Grading out the GOP debate on trade

I didn’t see the GOP debate yesterday, but looking through the transcipt, I was surprised to see trade came up as an issue. According to the Wall Street Journal‘s Jackie Calmes and Amy Shatz: {S]everal [candidates] reflected skepticism about free trade that is gaining hold in both political parties. The others, while professedly free-traders, acknowledged ...

By , a professor of international politics at the Fletcher School of Law and Diplomacy at Tufts University and co-host of the Space the Nation podcast.

I didn't see the GOP debate yesterday, but looking through the transcipt, I was surprised to see trade came up as an issue. According to the Wall Street Journal's Jackie Calmes and Amy Shatz: {S]everal [candidates] reflected skepticism about free trade that is gaining hold in both political parties. The others, while professedly free-traders, acknowledged widespread job losses as a consequence of globalism and a public sense that trading partners, particularly China, are taking advantage of the U.S.Looking at the transcript, I think Calmes and Shatz are overinterpreting what was said. The fringe candidates (Hunter, Tancredo) were perfectly happy to sound protectionist. But they're not going to win, so let's skip them. Some of the mainstream candidates (Romney, Giuliani, Huckabee) had some caveats: Romney: "We need to make sure that the Chinese begin to float their currency and they protect our designs and our patents and our technology." Giuliani: "I think you've got to almost separate them into two different categories. There's economic protection and then there's protection for safety, security, and legal rights. And I don't think we've done a particularly good job on the second, and we have to improve those agreements. But we can't throw out the baby with the bathwater. We can't say, because these agreements weren't perfect, because they have problems, because they have issues, we're going to turn our back on free trade." Huckabee: "the fact is, we don't have fair trade. And that's the issue we've got to address." The other candidates (Paul, McCain, Thompson) didn't pander at all on this question. Which, of course, means they're doomed. So, on the whole, the only possible nominee who scared me was Huckabee. The rest of the field sounded relatively sane on the topic. And, credit where it's due, Giuliani scored the best combination of sound policy and sound politics on the issue. Oh, one last thing -- no one let Ron Paul anywhere near the Federal Reserve.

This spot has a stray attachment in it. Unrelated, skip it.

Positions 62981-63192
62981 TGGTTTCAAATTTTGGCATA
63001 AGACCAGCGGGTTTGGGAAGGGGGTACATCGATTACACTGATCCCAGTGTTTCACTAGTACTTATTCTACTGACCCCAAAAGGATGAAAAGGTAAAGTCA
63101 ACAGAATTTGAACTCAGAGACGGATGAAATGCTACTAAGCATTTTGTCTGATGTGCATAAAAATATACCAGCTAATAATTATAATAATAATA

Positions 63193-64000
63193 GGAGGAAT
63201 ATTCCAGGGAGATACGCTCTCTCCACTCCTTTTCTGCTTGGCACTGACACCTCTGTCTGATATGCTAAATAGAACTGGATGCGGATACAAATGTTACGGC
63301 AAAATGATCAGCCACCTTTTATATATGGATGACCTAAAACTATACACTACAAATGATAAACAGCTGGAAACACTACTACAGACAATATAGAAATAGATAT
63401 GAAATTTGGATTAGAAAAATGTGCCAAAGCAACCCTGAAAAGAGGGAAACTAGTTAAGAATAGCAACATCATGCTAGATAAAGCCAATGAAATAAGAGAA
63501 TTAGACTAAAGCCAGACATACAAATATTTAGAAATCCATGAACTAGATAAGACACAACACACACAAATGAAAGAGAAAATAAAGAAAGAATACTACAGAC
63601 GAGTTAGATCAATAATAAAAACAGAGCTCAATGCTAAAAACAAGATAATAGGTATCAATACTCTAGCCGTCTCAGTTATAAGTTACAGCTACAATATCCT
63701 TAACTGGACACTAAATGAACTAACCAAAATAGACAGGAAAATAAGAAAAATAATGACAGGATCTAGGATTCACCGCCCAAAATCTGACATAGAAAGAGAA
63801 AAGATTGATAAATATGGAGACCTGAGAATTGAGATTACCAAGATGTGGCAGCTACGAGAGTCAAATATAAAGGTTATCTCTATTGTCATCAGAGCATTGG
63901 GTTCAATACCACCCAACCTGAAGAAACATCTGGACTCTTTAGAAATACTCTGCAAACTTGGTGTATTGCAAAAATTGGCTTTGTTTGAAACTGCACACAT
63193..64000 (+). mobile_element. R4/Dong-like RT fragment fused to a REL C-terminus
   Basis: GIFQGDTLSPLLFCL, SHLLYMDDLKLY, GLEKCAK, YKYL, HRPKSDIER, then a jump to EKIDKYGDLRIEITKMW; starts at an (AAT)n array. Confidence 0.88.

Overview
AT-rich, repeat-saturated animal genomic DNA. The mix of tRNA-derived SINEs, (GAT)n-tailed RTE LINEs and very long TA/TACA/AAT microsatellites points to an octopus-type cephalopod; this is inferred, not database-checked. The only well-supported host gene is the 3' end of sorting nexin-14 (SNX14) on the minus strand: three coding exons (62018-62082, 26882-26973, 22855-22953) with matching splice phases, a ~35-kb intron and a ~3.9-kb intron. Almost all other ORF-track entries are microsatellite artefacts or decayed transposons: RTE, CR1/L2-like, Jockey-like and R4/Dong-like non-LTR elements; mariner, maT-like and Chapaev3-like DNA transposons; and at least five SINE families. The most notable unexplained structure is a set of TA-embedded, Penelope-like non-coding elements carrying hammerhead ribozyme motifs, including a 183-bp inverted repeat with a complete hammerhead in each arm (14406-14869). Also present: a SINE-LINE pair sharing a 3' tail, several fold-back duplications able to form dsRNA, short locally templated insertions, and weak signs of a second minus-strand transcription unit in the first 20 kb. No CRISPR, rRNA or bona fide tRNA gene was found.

I didn’t see the GOP debate yesterday, but looking through the transcipt, I was surprised to see trade came up as an issue. According to the Wall Street Journal‘s Jackie Calmes and Amy Shatz:

{S]everal [candidates] reflected skepticism about free trade that is gaining hold in both political parties. The others, while professedly free-traders, acknowledged widespread job losses as a consequence of globalism and a public sense that trading partners, particularly China, are taking advantage of the U.S.

Looking at the transcript, I think Calmes and Shatz are overinterpreting what was said. The fringe candidates (Hunter, Tancredo) were perfectly happy to sound protectionist. But they’re not going to win, so let’s skip them. Some of the mainstream candidates (Romney, Giuliani, Huckabee) had some caveats:

Romney: “We need to make sure that the Chinese begin to float their currency and they protect our designs and our patents and our technology.” Giuliani: “I think you’ve got to almost separate them into two different categories. There’s economic protection and then there’s protection for safety, security, and legal rights. And I don’t think we’ve done a particularly good job on the second, and we have to improve those agreements. But we can’t throw out the baby with the bathwater. We can’t say, because these agreements weren’t perfect, because they have problems, because they have issues, we’re going to turn our back on free trade.” Huckabee: “the fact is, we don’t have fair trade. And that’s the issue we’ve got to address.”

The other candidates (Paul, McCain, Thompson) didn’t pander at all on this question. Which, of course, means they’re doomed. So, on the whole, the only possible nominee who scared me was Huckabee. The rest of the field sounded relatively sane on the topic. And, credit where it’s due, Giuliani scored the best combination of sound policy and sound politics on the issue. Oh, one last thing — no one let Ron Paul anywhere near the Federal Reserve.

Daniel W. Drezner is a professor of international politics at the Fletcher School of Law and Diplomacy at Tufts University and co-host of the Space the Nation podcast. Twitter: @dandrezner

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